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Series of Explosions Rip Through Residential Area; Scores Evacuated

August 20, 1988

GLOUCESTER, Mass. (AP) _ A series of underground explosions ripped through this seacoast city Friday, damaging two houses and forcing 200 people to evacuate their homes and businesses, authorities said. No one was injured.

″I heard a loud explosion. I looked out, the sewer manhole cover blew off the ground,″ said merchant Patricia Genest. ″None of us knew what was going on at all. People were running away from sewers and manhole covers.″

″It sounded like bombs going off. It was one manhole right after the other,″ said gas station owner John Curley. The explosions took place about a quarter mile from the city’s downtown and not far from a famous statue of a fisherman.

The explosions apparently were caused by gasoline in the sewer system, said Fire Chief Barry McKay.

Mayor William Squillace declared a state of emergency at 5:30 p.m., but lifted it about two hours later.

″We seem to have everything under control,″ he said about 9 p.m., five hours after the blasts. ″We’ve done a reading in the sewer system of the possibility of an explosion, and there is no danger of an explosion. All of the systems have been vented.″

″We had a series of underground explosions - about 10 right in a row - and now they’re evacuating the area and it’s causing a major traffic jam,″ said police Officer Merrill Newman. ″The telephone just lit up like a Christmas tree and people were almost hysterical.″

Gloucester Fire Capt. Louis Aiello said six trucks responded to the alarms.

Authorities suspect the explosions were set off by the removal of a gasoline tank from a petroleum products distribution yard, McKay said.

″There was a company removing a gasoline tank upstream of the sewer system,″ he said. State and federal investigators will try to determine whether the gasoline was the source of the explosions and how it might have entered the sewer system, he said.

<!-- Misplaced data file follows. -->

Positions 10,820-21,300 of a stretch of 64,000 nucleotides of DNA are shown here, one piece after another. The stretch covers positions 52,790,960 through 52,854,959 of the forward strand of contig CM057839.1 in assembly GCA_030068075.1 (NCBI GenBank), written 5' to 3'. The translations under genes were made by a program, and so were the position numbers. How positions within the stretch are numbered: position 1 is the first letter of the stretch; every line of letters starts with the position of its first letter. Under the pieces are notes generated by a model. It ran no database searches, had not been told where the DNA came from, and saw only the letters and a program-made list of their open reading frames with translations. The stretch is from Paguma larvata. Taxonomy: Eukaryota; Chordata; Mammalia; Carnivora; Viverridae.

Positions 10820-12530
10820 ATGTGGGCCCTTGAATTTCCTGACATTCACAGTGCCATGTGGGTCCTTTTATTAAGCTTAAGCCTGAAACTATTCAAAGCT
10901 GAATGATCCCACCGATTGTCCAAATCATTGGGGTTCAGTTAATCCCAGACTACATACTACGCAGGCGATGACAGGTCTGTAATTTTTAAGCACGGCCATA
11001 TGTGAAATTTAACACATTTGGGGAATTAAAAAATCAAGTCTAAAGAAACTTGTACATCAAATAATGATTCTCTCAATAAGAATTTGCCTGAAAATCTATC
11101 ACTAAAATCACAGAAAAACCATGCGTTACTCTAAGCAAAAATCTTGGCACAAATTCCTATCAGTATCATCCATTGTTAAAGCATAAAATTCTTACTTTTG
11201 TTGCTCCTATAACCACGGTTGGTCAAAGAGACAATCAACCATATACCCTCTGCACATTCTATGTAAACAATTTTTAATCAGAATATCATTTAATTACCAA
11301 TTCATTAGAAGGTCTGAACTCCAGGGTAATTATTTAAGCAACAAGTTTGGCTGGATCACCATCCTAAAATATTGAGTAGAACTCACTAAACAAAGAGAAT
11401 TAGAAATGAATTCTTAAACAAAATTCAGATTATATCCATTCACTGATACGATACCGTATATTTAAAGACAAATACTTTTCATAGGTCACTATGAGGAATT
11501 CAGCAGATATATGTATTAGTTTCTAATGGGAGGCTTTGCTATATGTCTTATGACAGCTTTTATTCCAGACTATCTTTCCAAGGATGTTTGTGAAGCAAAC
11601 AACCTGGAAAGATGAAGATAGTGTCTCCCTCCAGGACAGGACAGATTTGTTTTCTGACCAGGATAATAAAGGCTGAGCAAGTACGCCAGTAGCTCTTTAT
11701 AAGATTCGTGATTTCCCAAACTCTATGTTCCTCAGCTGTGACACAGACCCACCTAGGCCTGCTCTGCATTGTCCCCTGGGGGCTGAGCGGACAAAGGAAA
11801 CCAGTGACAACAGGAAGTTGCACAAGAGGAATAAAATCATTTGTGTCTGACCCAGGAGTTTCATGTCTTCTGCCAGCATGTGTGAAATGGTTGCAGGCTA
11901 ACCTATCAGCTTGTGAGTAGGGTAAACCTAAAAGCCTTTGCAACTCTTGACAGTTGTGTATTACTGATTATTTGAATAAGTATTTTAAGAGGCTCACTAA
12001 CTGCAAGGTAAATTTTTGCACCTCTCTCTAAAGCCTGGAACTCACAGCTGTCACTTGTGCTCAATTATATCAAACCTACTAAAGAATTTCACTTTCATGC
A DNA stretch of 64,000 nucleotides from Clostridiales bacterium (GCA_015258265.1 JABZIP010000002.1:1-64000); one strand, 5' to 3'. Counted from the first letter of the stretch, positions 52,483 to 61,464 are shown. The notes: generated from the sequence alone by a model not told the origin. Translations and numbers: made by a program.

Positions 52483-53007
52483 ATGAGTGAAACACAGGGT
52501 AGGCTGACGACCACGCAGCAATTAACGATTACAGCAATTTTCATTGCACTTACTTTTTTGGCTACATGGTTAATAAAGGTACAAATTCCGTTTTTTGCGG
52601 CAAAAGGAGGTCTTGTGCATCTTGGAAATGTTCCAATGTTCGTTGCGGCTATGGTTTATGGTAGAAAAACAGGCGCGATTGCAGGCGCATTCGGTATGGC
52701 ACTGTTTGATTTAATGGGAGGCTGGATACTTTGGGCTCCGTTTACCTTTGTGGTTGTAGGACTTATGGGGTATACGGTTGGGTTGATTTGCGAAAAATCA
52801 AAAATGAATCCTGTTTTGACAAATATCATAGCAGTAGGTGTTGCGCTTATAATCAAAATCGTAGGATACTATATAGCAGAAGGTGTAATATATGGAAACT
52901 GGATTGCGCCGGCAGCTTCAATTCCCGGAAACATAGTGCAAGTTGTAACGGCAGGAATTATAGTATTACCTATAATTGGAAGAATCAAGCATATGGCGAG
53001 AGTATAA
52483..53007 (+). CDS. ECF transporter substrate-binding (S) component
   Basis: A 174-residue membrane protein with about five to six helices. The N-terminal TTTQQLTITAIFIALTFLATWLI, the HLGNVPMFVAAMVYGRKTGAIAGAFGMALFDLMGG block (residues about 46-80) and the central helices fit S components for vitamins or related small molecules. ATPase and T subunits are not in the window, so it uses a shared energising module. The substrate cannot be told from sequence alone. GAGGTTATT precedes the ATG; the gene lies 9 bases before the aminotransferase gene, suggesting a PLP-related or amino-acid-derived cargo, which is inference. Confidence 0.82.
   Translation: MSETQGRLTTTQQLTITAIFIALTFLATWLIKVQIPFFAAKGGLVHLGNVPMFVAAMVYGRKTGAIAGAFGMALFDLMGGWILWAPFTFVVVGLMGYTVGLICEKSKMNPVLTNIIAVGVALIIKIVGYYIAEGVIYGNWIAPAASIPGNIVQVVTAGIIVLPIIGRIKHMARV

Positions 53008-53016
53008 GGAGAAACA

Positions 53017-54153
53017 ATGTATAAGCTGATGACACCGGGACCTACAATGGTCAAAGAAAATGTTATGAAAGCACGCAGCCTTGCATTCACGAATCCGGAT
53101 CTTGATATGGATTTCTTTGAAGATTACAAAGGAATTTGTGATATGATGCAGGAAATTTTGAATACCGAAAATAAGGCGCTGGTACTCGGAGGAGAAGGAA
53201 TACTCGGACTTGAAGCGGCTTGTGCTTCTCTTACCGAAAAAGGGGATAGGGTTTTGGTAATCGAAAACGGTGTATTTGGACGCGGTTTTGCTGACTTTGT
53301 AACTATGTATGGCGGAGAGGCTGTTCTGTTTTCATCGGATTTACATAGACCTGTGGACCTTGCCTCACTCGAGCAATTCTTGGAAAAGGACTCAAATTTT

A strong smell of gasoline hovered in the area hours after the explosions.

Smoke and some flames were visible after the explosions, but officials said any fires in the sewer system apparently extinguished themselves.

Officials said they believe the gasoline caused about 20 manhole covers to blow as it traveled through the sewer system.

Built-up pressure vented at two houses, causing some structural damage. The blast cracked a concrete patio at the home of Pat Cusick, 32, a construction worker. It also broke his 35-foot concrete driveway into chunks the size of telephone books.

″I’m a nervous wreck,″ Cusick said, surveying the damage and holding up five wooden steps leading to his back door that broke loose in the blast. He said he was driving toward home when he saw a manhole cover blow. ″I saw flames shoot right out of the manhole.″

Cusick said he was glad he did not arrive home sooner. ″I would have been parked right here,″ he said, pointing to the shattered driveway.

At a house across the street, half the front lawn was ripped up, a crack ran along the foundation and the sidewalk was ruptured. A 3-foot high wall made of cinder blocks had fallen.

″It’s amazing that nobody got killed,″ said Acting Fire Capt. John Hautalla.

While police earlier said hundreds of people were evacuated from a 10-block area to a school, fire department spokesman Clarence Rudolph said only 200 people were evacuated from a four-block area near downtown.

Most of the people who were told to leave their homes went to the houses of friends or relatives, or stood by police barriers and watched, said Charles Thomas, a director of the local Red Cross. Only about a dozen came to the school.

By nightfall, people were being allowed to return to their homes behind fire officials who checked manholes for more flammable substances.

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